My Experiences

by Shaun - 2021-04-07 09:17:58

I have a dual chamber pacemaker for Bradycardia (SSS). The rate response on my pacemaker is not set, I don’t take any medication and I’m very active. Ever since the pacemaker implant 7 years ago I go through periods where I may experience strange symptoms which I put down to ANXIETY. I’ve never really worked out what the triggers are, but I assume there must be some sensation that I associate in my subconscious with passing out. During the 24 hours that preceded my pacemaker implant I passed out about a dozen times as I was falling asleep, so I guess it must have left its mark on me. In the early years it used to concern me and I had lots of tests carried out, now it’s just one of those things I live with. I can’t really describe the strange feelings I sometimes get other than to say they feel very familiar, disorientating and leave me sweating. Sometimes I even wake up at night sweating and disoriented (wondering what day of the week it is). I can go for months without it happening, then it can occur a couple of times in one week. I’ve never really thought about pre-syncope before however I have wondered on ocasiones whether my blood oxygen levels might be low and if it would be worth buying an oxygen level monitor that I can sleep with. Another thing I sometimes get (about once or twice a year) is an ocular migraine with aura (no idea if this is related). Over the years I’ve grown to trust that my pacemaker will stop me from actually passing out so none of these symptoms concern me enough to return to my doctor for further tests - I’m just sharing my experiences.

"Sometimes I even wake up at night sweating"

by AgentX86 - 2021-04-07 14:15:16

Have you had a sleep study, looking for sleep apnea?

Occular migranes are very common.  They seem so common that people don't talk about them much.  Interestingly, they also seem to be associated with LA ablations, where the septum is pierced.  ...or, really, any hole in the septum.

Thirty years ago, long before my heart problems, I'd get them almost every day, often several times a day.  Now it's, maybe, a couple times a year. If I didn't know what they were, it would completely freak me out, now.  I have the early signs of glaucoma (treated) and sudden loss of central vision would scare the crap out of me.  As it is, I just lay down and enjoy the light show and thank &diety. that I don't have the migrane pain to go with the aura.

pre-syncope dejavu feelings

by busby - 2021-04-07 20:00:16

Hi XCSki, sounds like you have a similar condition to me. i have had mine for about 20 yrs, and about to have my 3rd replacement. At first, every couple of months, I would have a bout of pre-syncope feelings. i think stress, dehydration and things like jet lag would bring it on. after about 5 yrs they eventually turned on rate drop response and i have hardly had an episode since. Rate drop response is when the pacemaker detects a sudden drop in heart rate, it will speed up to 75 bpm for 2 mins. I have never fainted in the 20yrs, but those feelings were not pleasant. unfortunately with our condition,we not only suffer from our heart trying to stop, but our blood pressure also drops and it is that which gives us the symptoms. It seems to to happen to some people around the age of late 50s. It is interesting that now that I have a fitbit, I can log in a sleep time and can see where this happens. I always have >9,999 rate drop episodes detected at my pacemaker download.

Migraine with aura

by Tulp - 2021-04-07 22:35:14

AgentX86 you talk about migraine with aura, gosh, do I know what that is...

Just wanted to mention that one of my triggers for getting migraine is when I eat thnigs with MSG in it. I know now that that poison is really bad for me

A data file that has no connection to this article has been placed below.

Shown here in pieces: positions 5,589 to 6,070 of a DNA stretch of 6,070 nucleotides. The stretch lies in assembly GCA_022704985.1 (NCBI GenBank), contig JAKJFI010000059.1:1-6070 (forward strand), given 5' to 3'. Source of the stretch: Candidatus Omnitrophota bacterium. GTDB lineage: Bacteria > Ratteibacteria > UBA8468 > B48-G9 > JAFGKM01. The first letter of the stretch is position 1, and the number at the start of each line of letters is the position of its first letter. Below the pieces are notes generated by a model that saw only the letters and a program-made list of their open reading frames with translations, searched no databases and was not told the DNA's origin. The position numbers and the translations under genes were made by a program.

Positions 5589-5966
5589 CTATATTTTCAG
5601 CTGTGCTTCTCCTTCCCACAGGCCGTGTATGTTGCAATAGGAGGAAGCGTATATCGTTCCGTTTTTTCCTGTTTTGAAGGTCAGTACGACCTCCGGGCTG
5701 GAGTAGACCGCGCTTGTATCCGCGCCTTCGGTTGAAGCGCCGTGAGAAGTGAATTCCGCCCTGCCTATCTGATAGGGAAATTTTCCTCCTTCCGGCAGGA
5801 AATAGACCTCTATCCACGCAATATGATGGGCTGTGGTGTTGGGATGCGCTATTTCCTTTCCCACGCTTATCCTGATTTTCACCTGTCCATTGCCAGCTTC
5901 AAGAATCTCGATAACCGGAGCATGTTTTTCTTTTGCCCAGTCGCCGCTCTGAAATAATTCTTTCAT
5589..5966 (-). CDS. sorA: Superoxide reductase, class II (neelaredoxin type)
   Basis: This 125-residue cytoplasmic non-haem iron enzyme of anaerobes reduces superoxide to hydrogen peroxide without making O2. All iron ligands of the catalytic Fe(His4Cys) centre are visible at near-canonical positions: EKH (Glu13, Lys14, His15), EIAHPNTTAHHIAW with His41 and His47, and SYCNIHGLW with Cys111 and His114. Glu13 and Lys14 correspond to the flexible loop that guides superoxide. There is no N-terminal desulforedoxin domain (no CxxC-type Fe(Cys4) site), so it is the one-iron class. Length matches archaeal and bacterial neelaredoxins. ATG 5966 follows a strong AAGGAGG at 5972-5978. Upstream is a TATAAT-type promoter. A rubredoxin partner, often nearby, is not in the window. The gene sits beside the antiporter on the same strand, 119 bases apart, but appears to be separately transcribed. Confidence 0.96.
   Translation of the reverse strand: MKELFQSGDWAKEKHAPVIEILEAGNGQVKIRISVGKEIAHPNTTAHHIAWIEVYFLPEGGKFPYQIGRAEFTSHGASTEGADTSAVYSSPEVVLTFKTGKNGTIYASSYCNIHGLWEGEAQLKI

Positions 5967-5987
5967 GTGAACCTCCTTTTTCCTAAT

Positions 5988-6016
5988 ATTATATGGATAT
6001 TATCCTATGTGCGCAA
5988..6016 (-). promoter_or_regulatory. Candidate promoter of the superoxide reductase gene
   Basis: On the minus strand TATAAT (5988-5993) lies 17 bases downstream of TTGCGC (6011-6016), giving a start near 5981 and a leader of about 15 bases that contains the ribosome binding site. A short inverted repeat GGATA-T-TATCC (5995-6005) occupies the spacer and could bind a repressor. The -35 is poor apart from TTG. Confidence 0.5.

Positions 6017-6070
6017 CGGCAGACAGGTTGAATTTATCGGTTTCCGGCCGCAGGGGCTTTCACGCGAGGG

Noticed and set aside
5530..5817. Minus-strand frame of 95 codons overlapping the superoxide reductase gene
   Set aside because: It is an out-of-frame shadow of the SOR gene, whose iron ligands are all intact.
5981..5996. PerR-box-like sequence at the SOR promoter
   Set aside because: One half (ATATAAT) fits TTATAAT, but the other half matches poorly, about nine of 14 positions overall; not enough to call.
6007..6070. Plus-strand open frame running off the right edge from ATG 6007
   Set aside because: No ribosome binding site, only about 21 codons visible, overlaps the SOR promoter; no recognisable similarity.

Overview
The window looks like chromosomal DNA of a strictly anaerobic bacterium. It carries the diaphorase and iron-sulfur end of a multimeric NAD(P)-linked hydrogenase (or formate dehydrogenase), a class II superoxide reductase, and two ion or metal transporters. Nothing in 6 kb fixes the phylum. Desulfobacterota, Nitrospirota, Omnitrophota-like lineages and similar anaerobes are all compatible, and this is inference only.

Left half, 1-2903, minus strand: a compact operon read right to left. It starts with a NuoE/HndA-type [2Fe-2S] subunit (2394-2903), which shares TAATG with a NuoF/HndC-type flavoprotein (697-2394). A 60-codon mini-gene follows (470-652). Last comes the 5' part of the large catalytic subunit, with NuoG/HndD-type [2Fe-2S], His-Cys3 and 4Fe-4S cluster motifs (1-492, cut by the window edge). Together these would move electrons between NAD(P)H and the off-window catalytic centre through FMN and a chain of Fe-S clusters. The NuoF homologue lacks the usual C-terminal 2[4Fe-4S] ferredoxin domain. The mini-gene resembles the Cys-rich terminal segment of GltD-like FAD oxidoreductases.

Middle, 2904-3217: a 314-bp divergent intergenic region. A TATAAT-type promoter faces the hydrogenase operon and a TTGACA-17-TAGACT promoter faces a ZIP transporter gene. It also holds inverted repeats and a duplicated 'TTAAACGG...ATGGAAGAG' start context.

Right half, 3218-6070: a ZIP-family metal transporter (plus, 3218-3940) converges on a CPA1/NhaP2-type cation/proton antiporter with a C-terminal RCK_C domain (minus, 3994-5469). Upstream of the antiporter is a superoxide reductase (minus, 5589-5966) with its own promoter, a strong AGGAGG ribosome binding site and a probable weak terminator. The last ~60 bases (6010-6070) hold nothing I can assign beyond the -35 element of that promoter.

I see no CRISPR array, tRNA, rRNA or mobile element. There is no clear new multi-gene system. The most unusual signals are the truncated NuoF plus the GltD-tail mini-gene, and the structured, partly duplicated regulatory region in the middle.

Just wanted to tell you, just in case

Pre-syncope with a pacemaker for Sick Sinus Syndrome

by XCSki - 2021-04-10 10:50:34

Thank  you so much everyone who has commented so far - there is such a wide range of experiences and what stands out most is just how differently we are all affected with this condition! I can see from my digital medical journal that a doctor has been assigned to my case, so I hope to hear from him/her next week. I have noticed that the extreme exhaustion, plus the pressure I’ve been feeling on my chest over the last couple of days, disappears when I exercise, and remains absent until I am back at my pacemaker resting rate of 60 bpm. If I move around and keep it at 70 bpm, I feel ok. So as I type this, I am standing moving my legs rhythmically - but of course, can’t do this 24/7! But something to discuss with the doctor. Perhaps 65 bpm or even 70, is a better resting rate for me. Oh that it could be that simple…..


I am also wondering if the presyncope events I’ve recently been having are in reality the same as the ones I was having before I was diagnosed, but are manifesting themselves differently due to the pacemaker not allowing the HR to drop below 60 bpm. Before the pacemaker, it was dropping well below 60, eventually to 0 causing a full-on syncope, (conveniently while I was in the waiting room to see the doctor - so I skipped the doctor visit and the effort of having to convince him/her that there really was something wrong) and spent 4 days in the heart intensive care unit, where I was monitored and found to be experiencing asystole when asleep. Then the air ambulance took me to another hospital to have the pacemaker fitted. I was in a state of disbelief the whole time.


I am continuing my own research and have seen an interesting paper from March 2020 entitled “New Strategies for the Treatment of Sick Sinus Syndrome”, which suggests a different approach to the seemingly routine solution of inserting a pacemaker before establishing the actual cause of the condition - although I guess that this often isn’t possible. It discusses the development of biological pacemaker therapy, improved understanding of the condition and also prognosis management. So who knows what the future may hold!


I have a lot to discuss with the doctor, so I will take my notes and records of presyncope events, which I have going back to January. I will of course keep you updated on any events, and thank you all again for your helpful contributions - it’s so nice to not feel totally alone with this.